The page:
Why should I insulate my pipes?
- As discussed previously, insulating your pipes can keep them from freezing during a cold snap. Even if you hire the experts at Johns Plumbing, Heating, and Air Conditioning to do it for you, itâ€™s a relatively cheap insurance policy against the huge cost and mess of a flood.
- Even without the risk of flood, insulating your pipes makes good financial sense. Uninsulated hot water pipes cause water to lose some of its heat as it travels through the pipes. But insulating the pipes allows you to lower your water heater temperature by four degrees without any change in the heat of the water when it reaches the faucets.Â According to the U.S. Department of Energy, it only costs $10 to $15 to insulate your pipes, which results in a savings of $8 to $12 a year. This may not seem like much, but it adds up over the years, and the investment amortizes in just one year.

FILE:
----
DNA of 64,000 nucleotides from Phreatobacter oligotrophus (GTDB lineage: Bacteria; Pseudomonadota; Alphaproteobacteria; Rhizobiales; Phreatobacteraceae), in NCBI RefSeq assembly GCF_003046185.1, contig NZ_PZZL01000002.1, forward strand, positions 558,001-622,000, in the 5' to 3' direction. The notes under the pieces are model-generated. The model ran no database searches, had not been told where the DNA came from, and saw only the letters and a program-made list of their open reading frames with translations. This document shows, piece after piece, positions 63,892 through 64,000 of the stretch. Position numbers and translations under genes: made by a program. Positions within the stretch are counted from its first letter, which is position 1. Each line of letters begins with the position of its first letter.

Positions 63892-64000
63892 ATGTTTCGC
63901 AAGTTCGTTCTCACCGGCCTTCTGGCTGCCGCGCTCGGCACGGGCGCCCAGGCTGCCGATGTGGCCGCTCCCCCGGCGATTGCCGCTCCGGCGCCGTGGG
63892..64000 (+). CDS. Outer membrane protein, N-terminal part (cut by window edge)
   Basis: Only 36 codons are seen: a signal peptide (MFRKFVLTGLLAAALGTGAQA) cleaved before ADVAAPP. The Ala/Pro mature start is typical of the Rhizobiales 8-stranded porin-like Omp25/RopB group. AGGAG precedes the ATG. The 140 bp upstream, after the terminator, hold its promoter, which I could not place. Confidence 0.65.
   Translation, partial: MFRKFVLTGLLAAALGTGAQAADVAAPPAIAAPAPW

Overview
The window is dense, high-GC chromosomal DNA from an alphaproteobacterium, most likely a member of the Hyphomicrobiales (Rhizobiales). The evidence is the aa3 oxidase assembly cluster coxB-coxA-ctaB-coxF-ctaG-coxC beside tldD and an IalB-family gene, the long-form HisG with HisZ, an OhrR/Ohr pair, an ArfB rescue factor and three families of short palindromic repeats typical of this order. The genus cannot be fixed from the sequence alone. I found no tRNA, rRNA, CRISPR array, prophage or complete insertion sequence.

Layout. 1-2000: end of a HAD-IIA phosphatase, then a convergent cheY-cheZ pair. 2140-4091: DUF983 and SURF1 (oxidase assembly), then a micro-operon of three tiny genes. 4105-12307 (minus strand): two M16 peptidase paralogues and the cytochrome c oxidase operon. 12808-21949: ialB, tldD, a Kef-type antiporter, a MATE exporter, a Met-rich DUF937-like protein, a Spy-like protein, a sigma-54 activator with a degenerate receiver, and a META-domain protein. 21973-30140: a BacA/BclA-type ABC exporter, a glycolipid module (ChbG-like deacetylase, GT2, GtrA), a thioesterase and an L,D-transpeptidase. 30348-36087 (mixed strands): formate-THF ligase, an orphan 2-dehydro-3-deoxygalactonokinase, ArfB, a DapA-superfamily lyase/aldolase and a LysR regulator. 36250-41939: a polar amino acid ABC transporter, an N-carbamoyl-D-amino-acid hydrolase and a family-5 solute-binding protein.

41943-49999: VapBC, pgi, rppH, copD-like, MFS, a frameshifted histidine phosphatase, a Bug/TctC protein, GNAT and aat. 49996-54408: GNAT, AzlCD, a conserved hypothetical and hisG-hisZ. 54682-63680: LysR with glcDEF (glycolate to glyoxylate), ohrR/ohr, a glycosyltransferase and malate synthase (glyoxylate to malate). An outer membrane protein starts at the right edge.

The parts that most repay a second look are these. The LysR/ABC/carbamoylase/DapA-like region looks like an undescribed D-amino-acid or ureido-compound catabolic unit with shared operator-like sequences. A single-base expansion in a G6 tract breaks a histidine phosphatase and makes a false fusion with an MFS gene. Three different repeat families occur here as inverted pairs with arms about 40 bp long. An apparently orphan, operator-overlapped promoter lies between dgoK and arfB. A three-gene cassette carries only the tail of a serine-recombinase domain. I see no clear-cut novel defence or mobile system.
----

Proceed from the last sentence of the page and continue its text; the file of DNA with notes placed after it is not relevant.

- Insulating your hot water pipes also keeps water in the pipes warmer for longer, thus reducing the time you have to wait for heated water to flow from the tap if you turn it off for a few minutes and back on. This adds convenience, as well as helping to save water.
How do I insulate my pipes?
- Foam pipe covers make insulating your pipes a breeze. Your local hardware store stocks several different diameters for different sized pipes, and you can cut the length to fit. Most pipe sleeves have a vertical slit down the side so you can easily slide them over your pipes. Some already have a sticky inside which adheres to the pipe, but you can secure the sleeve with duct tape, wire, or a clamp, and youâ€™re ready to go.
- Fiberglass spiral-wrap insulation looks a bit like shiny duct tape, but itâ€™s not actually sticky. Secure one end of the insulation around the beginning of the pipe, and then wrap the pipe, overlapping each layer by about a half-inch. Secure the other end of the insulation at the end of the pipe.